Secondary boycott

Secondary boycott

NFWA strikers picketing in front of a store. California, ca. 1966. Photo by Emmon Clarke.

Farmworkers could do secondary boycotts—running campaigns against companies that are not abusing workers but that sell products of companies that do, a form of workers’ solidarity.

Strikers picketing Mill Valley Pharmacy. Mill Valley, ca. 1966. Photo by Emmon Clarke.

This practice was not allowed by law. In 1947 the Taft-Hartley Labor Act amended the National Labor Relation Act and restricted labor unions from using this practice (and another act in 1959 would strengthen this restriction even more). But because farmworkers had been excluded from the NLRA, for them the secondary boycott was a tool they could use.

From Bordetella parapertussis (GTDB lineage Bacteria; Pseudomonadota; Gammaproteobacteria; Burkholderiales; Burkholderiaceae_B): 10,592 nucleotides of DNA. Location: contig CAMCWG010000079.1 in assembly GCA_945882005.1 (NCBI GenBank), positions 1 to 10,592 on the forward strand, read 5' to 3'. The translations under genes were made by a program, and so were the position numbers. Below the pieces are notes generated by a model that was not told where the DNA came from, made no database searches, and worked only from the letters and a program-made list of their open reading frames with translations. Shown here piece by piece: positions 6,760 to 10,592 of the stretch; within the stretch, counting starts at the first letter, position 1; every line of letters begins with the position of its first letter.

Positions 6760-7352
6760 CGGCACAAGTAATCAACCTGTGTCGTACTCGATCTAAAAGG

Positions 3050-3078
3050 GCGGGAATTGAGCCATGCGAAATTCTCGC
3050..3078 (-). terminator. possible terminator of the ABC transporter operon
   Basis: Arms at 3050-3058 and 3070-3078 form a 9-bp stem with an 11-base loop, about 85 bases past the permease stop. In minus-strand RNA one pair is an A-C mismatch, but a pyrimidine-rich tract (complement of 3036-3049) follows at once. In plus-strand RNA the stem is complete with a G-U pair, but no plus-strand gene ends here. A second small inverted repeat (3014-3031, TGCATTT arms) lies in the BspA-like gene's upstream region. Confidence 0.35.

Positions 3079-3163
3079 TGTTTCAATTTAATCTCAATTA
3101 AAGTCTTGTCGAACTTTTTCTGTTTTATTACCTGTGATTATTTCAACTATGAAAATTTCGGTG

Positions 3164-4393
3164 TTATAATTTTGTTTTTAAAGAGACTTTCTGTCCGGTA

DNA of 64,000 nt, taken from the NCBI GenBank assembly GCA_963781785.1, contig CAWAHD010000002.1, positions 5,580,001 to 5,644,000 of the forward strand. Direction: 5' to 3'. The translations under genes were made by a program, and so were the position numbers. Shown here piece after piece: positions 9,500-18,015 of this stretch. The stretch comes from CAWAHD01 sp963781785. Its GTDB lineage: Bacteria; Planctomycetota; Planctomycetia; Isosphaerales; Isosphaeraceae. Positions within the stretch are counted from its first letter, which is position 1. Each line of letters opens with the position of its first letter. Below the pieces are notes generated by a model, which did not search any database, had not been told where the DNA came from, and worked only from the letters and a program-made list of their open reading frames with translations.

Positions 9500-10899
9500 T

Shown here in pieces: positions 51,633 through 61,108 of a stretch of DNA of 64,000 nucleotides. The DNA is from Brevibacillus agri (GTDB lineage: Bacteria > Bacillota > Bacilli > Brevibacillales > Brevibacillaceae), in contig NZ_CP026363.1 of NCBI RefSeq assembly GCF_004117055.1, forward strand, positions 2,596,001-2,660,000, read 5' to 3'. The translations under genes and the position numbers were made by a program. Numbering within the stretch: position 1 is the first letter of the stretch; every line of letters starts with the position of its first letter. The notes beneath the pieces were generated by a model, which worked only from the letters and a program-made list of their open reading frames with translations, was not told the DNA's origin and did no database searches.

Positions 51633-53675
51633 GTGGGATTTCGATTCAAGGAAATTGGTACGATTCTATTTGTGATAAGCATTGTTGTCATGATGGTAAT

Men picketing. Fresno, ca. 1966. Photo by Emmon Clarke.

The NFWA (later the UFWOC and the UFW) boycotted Safeway and Mayfair stores that sold scab table grapes and lettuce. In June of 1966, Schenley signed a contract with the NFWA after the secondary boycott.


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